What is a Mediterranean wine?

In such a passionate, wide, and often subjective world of wine, few categorizations exist to describe a consensus that is in as much, is so wide and varied when we refer to the division between the characteristics of Mediterranean and Atlantic wines.

In some way, most fans and professionals alike seem to agree on the attributes given to each type of wine. In today’s post, we would like to look at one of these factors: Mediterranean wine. Will you join us?

murciaPanoramic view of the vineyards in Murcia. Image by Ward Kardel (CC BY-ND 2.0)

Despite the apparent evidence, when we refer to Mediterranean wine, we are not necesarily refering to wines produced from coastal regions by the Mediterranean sea, but a generic type of wine, that is influenced by a series of climatic characteristics.

In general, a feature of Mediterranean wine would refer to wines being produced in warm and sunny countries, with annual rainfalls not exceeding 400 litres, this results in more intense, ripened (often almost compote like), structured wines with a good alcohol level.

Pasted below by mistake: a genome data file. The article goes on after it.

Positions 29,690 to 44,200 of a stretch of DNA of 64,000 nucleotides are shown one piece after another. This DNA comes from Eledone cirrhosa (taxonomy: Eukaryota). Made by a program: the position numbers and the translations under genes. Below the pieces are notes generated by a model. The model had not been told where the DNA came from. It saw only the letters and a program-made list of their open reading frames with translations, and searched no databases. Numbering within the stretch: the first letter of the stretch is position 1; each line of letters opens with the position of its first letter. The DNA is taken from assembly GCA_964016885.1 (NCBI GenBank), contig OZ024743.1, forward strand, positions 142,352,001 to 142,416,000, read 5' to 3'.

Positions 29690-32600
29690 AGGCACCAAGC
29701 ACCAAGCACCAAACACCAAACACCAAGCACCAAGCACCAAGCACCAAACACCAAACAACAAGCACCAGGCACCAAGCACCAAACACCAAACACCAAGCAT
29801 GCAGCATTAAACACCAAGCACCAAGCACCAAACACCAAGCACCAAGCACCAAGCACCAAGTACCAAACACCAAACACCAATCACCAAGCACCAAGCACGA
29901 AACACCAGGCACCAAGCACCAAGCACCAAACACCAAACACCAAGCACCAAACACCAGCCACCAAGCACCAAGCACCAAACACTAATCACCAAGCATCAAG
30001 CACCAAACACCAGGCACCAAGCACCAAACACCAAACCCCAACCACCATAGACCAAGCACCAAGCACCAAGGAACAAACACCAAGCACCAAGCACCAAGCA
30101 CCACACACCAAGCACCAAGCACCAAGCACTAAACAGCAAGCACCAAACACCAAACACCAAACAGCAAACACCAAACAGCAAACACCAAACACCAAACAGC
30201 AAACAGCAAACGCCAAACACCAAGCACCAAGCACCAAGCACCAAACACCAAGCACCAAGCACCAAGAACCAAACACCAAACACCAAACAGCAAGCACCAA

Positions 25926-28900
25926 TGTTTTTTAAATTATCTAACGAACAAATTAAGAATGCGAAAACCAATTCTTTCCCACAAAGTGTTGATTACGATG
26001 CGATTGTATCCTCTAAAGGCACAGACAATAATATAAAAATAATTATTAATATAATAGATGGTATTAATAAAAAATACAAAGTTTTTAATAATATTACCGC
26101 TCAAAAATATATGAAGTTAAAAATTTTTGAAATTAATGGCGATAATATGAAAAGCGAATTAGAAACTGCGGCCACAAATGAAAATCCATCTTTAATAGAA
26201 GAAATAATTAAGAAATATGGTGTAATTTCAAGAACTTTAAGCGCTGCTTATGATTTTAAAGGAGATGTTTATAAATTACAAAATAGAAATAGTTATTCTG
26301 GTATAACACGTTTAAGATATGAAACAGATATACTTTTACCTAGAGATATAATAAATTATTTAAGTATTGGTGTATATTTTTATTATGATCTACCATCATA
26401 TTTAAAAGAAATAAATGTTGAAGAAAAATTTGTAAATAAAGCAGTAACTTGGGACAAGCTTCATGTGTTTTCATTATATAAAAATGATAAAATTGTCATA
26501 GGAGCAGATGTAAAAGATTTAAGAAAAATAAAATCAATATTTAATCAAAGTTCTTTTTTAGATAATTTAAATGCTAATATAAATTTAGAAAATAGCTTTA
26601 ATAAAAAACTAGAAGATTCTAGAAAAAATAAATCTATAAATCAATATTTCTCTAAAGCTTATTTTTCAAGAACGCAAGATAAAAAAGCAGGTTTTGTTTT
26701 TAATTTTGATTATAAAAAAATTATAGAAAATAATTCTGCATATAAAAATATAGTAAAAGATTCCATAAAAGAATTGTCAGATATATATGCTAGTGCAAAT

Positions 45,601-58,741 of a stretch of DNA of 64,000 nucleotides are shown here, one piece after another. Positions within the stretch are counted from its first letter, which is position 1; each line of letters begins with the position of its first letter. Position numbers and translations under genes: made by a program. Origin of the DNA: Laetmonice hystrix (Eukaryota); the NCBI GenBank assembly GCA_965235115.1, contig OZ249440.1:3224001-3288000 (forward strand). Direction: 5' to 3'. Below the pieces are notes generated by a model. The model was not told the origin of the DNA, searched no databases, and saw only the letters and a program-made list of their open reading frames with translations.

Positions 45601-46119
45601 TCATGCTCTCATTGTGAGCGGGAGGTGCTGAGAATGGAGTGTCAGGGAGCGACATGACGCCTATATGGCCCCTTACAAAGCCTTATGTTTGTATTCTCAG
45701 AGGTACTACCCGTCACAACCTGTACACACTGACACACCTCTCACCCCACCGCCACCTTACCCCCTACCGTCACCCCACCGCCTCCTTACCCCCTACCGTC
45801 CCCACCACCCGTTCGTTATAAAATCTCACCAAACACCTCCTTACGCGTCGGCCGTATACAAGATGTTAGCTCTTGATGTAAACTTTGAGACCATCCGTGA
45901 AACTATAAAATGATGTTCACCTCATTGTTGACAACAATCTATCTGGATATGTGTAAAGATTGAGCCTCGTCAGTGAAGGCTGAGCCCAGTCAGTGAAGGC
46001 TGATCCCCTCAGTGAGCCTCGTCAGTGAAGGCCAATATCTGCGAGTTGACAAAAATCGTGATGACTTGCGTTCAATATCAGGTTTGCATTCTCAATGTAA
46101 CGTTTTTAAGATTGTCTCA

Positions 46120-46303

This is why in more warmer and drier climates, we can enjoy more ripened and concentrated fruit. More cooler and wetter climates, on the other hand, offer fruit that is more acidic, fresh and lighter.

As a result of the higher concentration levels of the sugars, the yeast will convert this into higher level of alcohol (Wines starting at 13,5%, we can begin to talk about wines of this character), these wines will present themselves to be much more sweeter on the palate.

Would you like to discover some interesting Mediterranean character wines?

Here are our 3 recommendations:

Embruix de Vall-Llach 2013. Arriving from the town of Porrera, in the DOQa Priorat, this is a warm and intense blend of Spanish and internation varieties. On the nose, it is concentrated and powerful. On the palate, juicy, direct and fleshly.

Las Gravas 2011. One of the best monovarietals from the varietal Monastrell, that is currently produced in DO Jumilla. Las Gravas surprises everyone by its fine balance between ripened black fruit and a balsamic freshness. An elegant full bodied wine.

Finca Espolla 2010. We travel to the shores of the Costa Brava to meet up with the blend of Monastrell and Syrah, originating from slate soils and aged for 15 months in the dark, from the winery of Castillo de Perelada. A very good wine, very juicy and warming.


What are you waiting for? You are going to love them!

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